Diary of John E.T. Milsaps

Thursday, Feb. 9th, 1899

Caloocan Battlefield — Entry made in stone fort* (*Blockhouse No. 2 at La Loma) early in the morning of February 10th.

Am sleepy this morning. Was kept awake the entire night. Stayed with Co. E* (*Note. Capt. A. Jensen in command) 1st Montana vol. inf. in the stone fort (Blockhouse No. 2) on the hill. Yesterday or rather today commenced the day with bible reading & prayers. Felt refreshed by the night’s sleep in No. 2. Living on half rations and loss of sleep is pulling me down considerably. After cooking breakfast took a bath which refreshed me considerably. Went down town. Called at the post office & rec’d 3 letters. (1) from Chaplain Stephen R. Wood of the 23rd U.S. Infantry, who sent me a printed bulletin advertising me to lead the Wednesday evening (Feb. 8th) services in place of the Y.M.C.A. meeting but he explained that the regiment had been suddenly called into action, so the meeting failed to materialize as the place was turned into a prison. (2) Ensign Jackson, HongKong who acknowledged receipt of the $5. donation I sent her. Wrote that she needed it. Was taken sick and came near dying. (3) Eli Higgins, Niagara Falls, N.Y. an old friend. I answered Chaplain Woods’ letter immediately.

When in town I got shaved in a Spanish barber shop; also called at the General or Brigade Hospital to see Private Clayton Scott. He is up again & getting well. Advised him to do as much work for Jesus as possible among the patients. From town returned home, took a bite to eat, bundled up some things & struck out afoot for the Caloocan battlefield. While trudging out Dulumbayan street through the dust and sun heat, a couple of Utah light artillery men overtook me. They were taking mail out to their comrades in a carromata. Invited me to ride out. I gladly accepted the invitation. Arrived on the battlefield about 4 p.m. Put my luggage in the stone fort. Private D.C. Hines fished me up a soldier’s kit & some supper from the company (E.) cook. After supper Hines & I went down the battle line. The men are about in the same place, but have constructed trenches. Encouraged some of the Christian soldiers to remain true to Christ.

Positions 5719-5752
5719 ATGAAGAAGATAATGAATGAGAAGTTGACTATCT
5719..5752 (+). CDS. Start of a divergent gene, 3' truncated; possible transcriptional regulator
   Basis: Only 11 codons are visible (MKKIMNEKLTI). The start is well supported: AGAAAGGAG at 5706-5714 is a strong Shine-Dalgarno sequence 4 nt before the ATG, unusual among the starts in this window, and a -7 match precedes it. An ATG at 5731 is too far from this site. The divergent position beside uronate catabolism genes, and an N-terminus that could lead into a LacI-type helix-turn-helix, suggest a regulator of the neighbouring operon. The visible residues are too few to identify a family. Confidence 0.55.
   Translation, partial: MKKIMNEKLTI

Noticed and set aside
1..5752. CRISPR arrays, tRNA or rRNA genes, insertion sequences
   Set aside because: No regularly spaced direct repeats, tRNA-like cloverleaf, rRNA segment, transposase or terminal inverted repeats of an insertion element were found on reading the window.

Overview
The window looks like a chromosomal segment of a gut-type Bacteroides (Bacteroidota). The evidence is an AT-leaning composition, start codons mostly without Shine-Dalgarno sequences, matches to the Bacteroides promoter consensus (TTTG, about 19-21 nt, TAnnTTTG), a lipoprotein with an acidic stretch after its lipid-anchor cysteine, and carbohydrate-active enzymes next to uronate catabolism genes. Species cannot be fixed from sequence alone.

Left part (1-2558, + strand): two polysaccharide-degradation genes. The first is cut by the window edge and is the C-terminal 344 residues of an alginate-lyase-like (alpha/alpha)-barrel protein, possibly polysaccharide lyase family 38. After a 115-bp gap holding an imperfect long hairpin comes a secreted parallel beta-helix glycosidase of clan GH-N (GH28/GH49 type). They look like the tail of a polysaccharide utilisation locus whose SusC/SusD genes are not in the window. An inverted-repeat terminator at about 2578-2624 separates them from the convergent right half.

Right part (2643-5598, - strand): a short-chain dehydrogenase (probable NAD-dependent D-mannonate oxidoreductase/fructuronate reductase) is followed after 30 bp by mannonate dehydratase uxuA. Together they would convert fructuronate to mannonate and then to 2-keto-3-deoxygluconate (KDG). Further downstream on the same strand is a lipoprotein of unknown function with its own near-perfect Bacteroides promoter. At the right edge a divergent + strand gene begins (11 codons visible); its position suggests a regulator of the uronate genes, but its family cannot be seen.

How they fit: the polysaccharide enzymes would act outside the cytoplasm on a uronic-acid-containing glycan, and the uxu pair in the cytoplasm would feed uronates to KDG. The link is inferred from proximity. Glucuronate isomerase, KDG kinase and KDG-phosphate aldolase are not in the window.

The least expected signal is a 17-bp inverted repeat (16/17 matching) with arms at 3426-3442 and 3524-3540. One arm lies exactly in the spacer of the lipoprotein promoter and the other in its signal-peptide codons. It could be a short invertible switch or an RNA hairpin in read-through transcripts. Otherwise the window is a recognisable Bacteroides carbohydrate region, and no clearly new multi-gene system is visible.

Returned to the stone fort (Blockhouse No. 2), spread our blankets on the ground & lay down with the intention of sleeping but did not sleep all night. About 10 o’clock p.m. firing started up in the forest over on our left wing & with slight intermissions had continued until daybreak. The outposts over on our right fired at real or imagined foes. I could hear them cry out “Pennsylvania outpost” in the darkness probably to let their comrades know their whereabouts so as not to fire on them. Company E. 1st Montana lined up (some) behind the fort walls at the portholes & others went outside into the rifle pit. They fired one volley. A bullet presumably from the enemy struck our corrugated iron roof with a bang.

An officer* (*Note. Captain Andrew Jensen) of Co. E. ordered a sergeant to make me get up and change my bed. Would not permit any of his men to sleep.

The sun is now up but an occasional shot still rings across the battlefield. Brother Lloyd has just brought me some fried pork, boiled potatoes and coffee so I must discontinue this entry and pay my respects to soldiers’ rations. The men are cross this morning because robbed of sleep.